first_imgBy Tilesha Brown, Special to the AFROApril 4, 1968.It’s a date that will forever be remembered as the day Rev. Dr. Martin Luther King, Jr. was shot on the balcony of the Black-run Lorraine Hotel in Memphis, Tennessee.On that day, he was on his way to Rev. Samuel Billy Kyles’ house for a soul food dinner when he was shot. Kyles was standing there as the gun went off and the bullet found Dr. King.One day before his death, King had spoken to a large crowd at the Mason Temple Church of God In Christ just a mile away. Bishop J. Louis Felton, the current pastor of Mt. Airy Church of God in Christ in Philadelphia, was there as part of the garbage workers’ strike that was going on in Memphis.Jacqueline Caldwell (left) and Bishop J. Louis Felton (right) recall their experiences in the after of the assassination of Dr. Martin Luther King Jr. (Courtesy photos)According to Felton, it was a cold and stormy day and everyone could tell that Dr. King was tired and emotionally drained. It was a well-known fact by the time he approached the podium that he hadn’t even planned to be there. And when King declared in that speech that he had seen the promised land, everyone in the place felt something.“You got the impression that he knew something was about to happen— you felt it,” Felton told the AFRO, “When you get this premonition that it’s showdown time, your whole mood changes.”In retrospect, Felton said that God actually had added another week to King’s life because his speech and that protest were actually scheduled for the last week in March. However, that year, Memphis was hit with an unusually heavy snowstorm that pushed everything to the first week in April.“God wanted King to live a few more days,” Felton said. “He lived right in the presence of death every day, but this night it was stronger than it had ever been.”He learned that detail from Kyles, whose family had cooked for King that night. King gave the distinct impression that he would not make it to see 40.“I may not get there with you,” King told the Kyles family. “But I want you to know tonight that we, as a people, will get to the Promised Land.”When he walked out of that motel room at approximately 5:45 p.m., just moments passed before the shot rang out. And very shortly after his death, the rioting began.“It was like being in a state of war,” Felton recalls, “because we believed it was an act of war. I believe it was an act of terrorism.”It was a scene of disarray, he said, hearts were sunken everywhere. They had lost their leader, and according to Felton, they knew no one would ever fill that void.“King had something that no one else had,” he said.As the news hit the national press, unrest immediately broke out across the nation. And it didn’t take long for it to explode in Baltimore.Jacqueline Caldwell, president of the Greater Mondawmin Coordinating Council, still lives in the same neighborhood that she lived in when the riots began on Monroe Street.“I was in second grade and I just remember thinking ‘Why is this happening in my neighborhood?’She remembers that it was on TV in black and white and people were crying profusely in her house. She wasn’t allowed to go outside, but she could see the violence clearly out of her window as it made its way through her neighborhood.Authorities had put a curfew into effect and there was rioting in the streets. The nation was in an uproar. According to both Caldwell and Felton, it took years for these cities to regroup.And that’s why Caldwell says it was difficult to see that kind of violence erupt again right in her face in 2015 after the death of Freddie Gray.“I was shielded from it when I was a kid,” she says, “I only saw it from my window, but this time it was really upsetting to see it up close and in real time.”Bishop Felton agrees. But they also are both encouraged by people like King’s granddaughter who spoke at last weekend’s March for Our Lives Rally.“Her speech resonates with what King was about: nonviolent, proactive, and effective change,” Felton Says, “It means that the legacy of King not only survived but it thrives.It means that fifty years later, the dream is still alive.last_img read more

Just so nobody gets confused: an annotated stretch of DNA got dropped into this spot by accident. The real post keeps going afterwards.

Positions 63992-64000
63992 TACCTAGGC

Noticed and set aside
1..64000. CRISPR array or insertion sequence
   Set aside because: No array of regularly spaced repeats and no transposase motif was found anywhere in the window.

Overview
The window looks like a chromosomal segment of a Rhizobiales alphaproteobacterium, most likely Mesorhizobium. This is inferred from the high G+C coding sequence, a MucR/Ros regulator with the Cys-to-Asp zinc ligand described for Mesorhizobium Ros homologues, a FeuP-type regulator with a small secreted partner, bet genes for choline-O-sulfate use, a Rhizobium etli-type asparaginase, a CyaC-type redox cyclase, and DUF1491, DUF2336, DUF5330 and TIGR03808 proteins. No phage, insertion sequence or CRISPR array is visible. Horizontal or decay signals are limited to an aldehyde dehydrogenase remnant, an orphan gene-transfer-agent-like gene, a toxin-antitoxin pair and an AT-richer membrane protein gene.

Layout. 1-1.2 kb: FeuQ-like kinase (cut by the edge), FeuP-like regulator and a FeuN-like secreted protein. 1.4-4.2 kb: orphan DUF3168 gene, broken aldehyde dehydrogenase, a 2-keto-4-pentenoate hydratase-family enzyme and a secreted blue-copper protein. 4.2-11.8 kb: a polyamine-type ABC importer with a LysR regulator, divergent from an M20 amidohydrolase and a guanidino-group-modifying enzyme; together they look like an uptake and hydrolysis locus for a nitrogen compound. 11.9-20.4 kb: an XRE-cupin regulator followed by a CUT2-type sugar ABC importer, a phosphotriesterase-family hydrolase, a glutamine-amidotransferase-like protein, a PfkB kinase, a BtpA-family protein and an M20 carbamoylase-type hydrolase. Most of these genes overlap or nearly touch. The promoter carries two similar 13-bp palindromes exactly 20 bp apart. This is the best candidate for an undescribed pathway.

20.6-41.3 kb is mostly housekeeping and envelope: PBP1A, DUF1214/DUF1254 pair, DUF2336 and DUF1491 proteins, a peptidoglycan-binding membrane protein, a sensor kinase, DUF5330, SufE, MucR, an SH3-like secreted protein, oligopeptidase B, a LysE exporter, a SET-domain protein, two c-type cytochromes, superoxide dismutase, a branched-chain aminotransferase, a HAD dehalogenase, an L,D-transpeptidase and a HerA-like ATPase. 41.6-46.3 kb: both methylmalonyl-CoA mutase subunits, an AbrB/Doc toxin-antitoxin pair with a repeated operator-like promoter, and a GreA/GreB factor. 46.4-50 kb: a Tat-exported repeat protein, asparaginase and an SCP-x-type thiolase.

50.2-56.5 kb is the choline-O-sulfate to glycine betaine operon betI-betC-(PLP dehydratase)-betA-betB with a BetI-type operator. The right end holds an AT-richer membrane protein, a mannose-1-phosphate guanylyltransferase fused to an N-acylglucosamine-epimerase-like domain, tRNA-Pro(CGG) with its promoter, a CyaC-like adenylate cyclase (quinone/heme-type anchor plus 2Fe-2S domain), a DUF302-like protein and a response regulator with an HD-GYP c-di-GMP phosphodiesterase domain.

Bryson Starts Youth Sports Coalition to Improve PG County Athletics